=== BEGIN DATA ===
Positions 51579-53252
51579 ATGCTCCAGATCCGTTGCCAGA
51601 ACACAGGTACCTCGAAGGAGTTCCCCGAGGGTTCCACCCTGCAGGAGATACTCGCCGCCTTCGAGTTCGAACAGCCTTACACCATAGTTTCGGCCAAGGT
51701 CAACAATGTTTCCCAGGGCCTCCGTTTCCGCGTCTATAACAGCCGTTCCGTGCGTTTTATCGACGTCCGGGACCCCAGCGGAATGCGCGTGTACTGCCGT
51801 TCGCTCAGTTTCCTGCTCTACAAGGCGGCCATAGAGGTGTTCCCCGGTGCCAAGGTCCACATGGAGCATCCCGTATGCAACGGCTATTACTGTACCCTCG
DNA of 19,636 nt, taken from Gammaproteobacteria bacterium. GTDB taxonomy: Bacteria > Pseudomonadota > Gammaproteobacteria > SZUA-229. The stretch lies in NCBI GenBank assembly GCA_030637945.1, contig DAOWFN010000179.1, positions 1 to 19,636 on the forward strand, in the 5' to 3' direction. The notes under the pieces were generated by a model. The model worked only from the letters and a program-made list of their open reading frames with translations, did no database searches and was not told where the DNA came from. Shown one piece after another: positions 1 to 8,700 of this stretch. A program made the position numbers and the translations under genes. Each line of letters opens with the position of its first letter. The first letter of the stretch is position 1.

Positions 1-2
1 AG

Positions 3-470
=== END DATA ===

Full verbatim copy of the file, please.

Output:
Positions 51579-53252
51579 ATGCTCCAGATCCGTTGCCAGA
51601 ACACAGGTACCTCGAAGGAGTTCCCCGAGGGTTCCACCCTGCAGGAGATACTCGCCGCCTTCGAGTTCGAACAGCCTTACACCATAGTTTCGGCCAAGGT
51701 CAACAATGTTTCCCAGGGCCTCCGTTTCCGCGTCTATAACAGCCGTTCCGTGCGTTTTATCGACGTCCGGGACCCCAGCGGAATGCGCGTGTACTGCCGT
51801 TCGCTCAGTTTCCTGCTCTACAAGGCGGCCATAGAGGTGTTCCCCGGTGCCAAGGTCCACATGGAGCATCCCGTATGCAACGGCTATTACTGTACCCTCG
DNA of 19,636 nt, taken from Gammaproteobacteria bacterium. GTDB taxonomy: Bacteria > Pseudomonadota > Gammaproteobacteria > SZUA-229. The stretch lies in NCBI GenBank assembly GCA_030637945.1, contig DAOWFN010000179.1, positions 1 to 19,636 on the forward strand, in the 5' to 3' direction. The notes under the pieces were generated by a model. The model worked only from the letters and a program-made list of their open reading frames with translations, did no database searches and was not told where the DNA came from. Shown one piece after another: positions 1 to 8,700 of this stretch. A program made the position numbers and the translations under genes. Each line of letters opens with the position of its first letter. The first letter of the stretch is position 1.

Positions 1-2
1 AG

Positions 3-470